Apple has to pay up for kiddie 'bait' apps
It has agreed to make refunds to some parents whose kids racked up big bills on supposedly 'free' games. The catch? Most can expect just $5.
"Bait" apps for mobile devices have become the bane of many parents' lives, with kids inadvertently racking up bills -- sometimes as high as thousands of dollars -- by playing supposedly "free" games such as TapFish and Smurfs' Village.
But now, parents will get some relief, with news that Apple (AAPL) is settling a lawsuit over the games, which are downloaded for free but charge real money for buying in-game currency or virtual goods.
The catch? Apple will offer a relatively paltry sum: a $5 iTunes credit to parents who claim a child purchased in-game items without their knowledge or permission, reports GigaOm. The settlement states that the "significant majority" of purchases were for less than $5.
The agreement, which still requires preliminary approval from a federal judge, doesn't state how much Apple will pay up. But it could lead to major costs for Apple, which says it will alert about 23 million iTunes account holders who bought in-game currency. If each of those consumers requests a $5 refund, Apple could be looking at a $115 million bite taken out of its coffers.
If your child spent more than $5 on buying Smurfberries, don't fret. Apple is allowing some bigger refunds: either an iTunes credit up to $30, or cash in cases where children spent more than that. Cash refunds are available only for parents who haven't previously received a reimbursement.
Parents will be able to file for a refund after the settlement is approved and Apple starts notifying customers. Payments might not get doled out until early 2014, according to GigaOm.
But better news for parents might be Apple's other piece of the settlement: It will provide instructions on how to disable in-app purchases. No more Smurfberries, honey.
I'm not a fan of Apple at all, especially after working for them, but this is not their fault at all.
Why can it not be the parents faults for linking their info and allowing their children to use these apps, or any app at all, without supervision?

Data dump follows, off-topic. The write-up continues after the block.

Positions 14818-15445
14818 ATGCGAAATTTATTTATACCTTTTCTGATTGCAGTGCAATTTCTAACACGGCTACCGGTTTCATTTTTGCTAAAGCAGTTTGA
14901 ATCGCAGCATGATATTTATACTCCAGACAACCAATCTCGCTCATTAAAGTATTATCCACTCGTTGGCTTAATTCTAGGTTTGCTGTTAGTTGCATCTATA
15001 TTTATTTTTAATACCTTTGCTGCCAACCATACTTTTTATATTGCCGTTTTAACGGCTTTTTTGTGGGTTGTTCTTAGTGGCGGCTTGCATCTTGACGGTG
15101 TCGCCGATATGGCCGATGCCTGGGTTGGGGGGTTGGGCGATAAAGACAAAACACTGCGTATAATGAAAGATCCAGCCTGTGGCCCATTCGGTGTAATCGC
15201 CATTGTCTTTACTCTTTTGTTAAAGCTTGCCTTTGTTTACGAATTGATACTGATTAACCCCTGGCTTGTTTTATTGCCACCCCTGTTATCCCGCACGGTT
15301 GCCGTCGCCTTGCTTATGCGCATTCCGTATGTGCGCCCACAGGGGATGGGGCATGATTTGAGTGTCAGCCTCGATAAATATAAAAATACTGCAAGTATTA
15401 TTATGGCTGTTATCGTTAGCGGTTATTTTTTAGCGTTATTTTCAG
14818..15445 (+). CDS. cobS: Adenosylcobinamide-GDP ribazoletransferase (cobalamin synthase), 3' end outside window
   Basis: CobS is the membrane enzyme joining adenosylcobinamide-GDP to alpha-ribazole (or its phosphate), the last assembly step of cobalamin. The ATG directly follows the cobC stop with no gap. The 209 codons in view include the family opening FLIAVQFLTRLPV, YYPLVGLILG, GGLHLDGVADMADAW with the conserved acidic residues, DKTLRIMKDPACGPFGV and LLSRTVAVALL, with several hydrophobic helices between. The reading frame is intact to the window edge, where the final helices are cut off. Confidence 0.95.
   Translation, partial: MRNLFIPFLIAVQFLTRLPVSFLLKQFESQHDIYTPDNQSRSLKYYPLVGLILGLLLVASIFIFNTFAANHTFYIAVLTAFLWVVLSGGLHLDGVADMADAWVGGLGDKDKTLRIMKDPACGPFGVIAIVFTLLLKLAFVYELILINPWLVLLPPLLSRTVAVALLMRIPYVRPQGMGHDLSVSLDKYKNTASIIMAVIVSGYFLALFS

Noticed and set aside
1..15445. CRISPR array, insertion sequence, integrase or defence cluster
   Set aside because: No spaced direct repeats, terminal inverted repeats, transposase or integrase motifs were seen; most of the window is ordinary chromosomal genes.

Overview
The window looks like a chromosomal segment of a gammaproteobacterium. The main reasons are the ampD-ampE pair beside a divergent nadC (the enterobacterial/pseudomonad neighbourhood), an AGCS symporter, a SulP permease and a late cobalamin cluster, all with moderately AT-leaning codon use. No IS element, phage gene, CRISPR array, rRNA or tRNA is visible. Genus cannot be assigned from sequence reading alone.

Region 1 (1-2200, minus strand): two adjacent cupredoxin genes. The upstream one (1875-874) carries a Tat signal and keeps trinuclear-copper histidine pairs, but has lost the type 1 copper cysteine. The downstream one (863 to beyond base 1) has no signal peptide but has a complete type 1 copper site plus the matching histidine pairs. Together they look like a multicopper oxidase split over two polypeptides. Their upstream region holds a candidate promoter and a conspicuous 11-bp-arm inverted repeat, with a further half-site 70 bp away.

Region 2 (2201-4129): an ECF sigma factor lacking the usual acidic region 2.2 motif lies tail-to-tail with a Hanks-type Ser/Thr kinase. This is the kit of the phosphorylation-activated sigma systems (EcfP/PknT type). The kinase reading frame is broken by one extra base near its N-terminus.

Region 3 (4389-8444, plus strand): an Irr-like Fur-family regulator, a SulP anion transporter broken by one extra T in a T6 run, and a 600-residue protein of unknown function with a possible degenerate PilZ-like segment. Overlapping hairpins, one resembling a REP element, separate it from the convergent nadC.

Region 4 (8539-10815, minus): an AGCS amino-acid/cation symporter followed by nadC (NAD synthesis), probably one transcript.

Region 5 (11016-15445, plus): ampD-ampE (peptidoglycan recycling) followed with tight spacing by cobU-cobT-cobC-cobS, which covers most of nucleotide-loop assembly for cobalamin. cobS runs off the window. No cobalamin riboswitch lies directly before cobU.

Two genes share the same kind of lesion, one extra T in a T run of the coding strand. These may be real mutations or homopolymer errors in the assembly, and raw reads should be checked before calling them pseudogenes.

This responsibility should be solely on that of a parent, not on a company providing a service which is being taken advantage of by others.
Learn to take responsibility, it seems all we do is live in a time where all you do is shift responsibility because you're too lazy to deal with it.
Just bear in mind that the M in MSN stands for Microsoft...
Just what the heck do mean whining ''where are the parents ?''
--- this is why it's Apple's fault !--------
The kid comes to mom and asks ''can I play this ?..it's free.''
and off they go merrily playing away....until......TOMORROW I'M BILLED IN MY E-MAIL !!!!
--------NEVER ONCE IN ALL HIS PLAYING DID IT SAY HE WAS SPENDING MY REAL MONEY !!! -----
A COMPLETE SHAM !
Copyright © 2014 Microsoft. All rights reserved.
[BRIEFING.COM] Equity indices strung together a daylong rally on Tuesday, giving the S&P 500 its sixth consecutive advance. Some selling during the final hour of action pressured the indices from their highs, but they still ended with the bulk of their gains. The benchmark index added 0.4% with eight sectors finishing in the green, while the Nasdaq (+1.0%) outperformed throughout the session.
Although the stock market began the day on a flat note, the major averages quickly took the ... More
More Market News
MUST-SEE ON MSN
A charcuterie master shares his process for cold-smoking meat at home.
- Jetpacks about to go mainstream
- Weird things covered by home insurance
- Bing: 70 percent of adults report 'digital eye strain'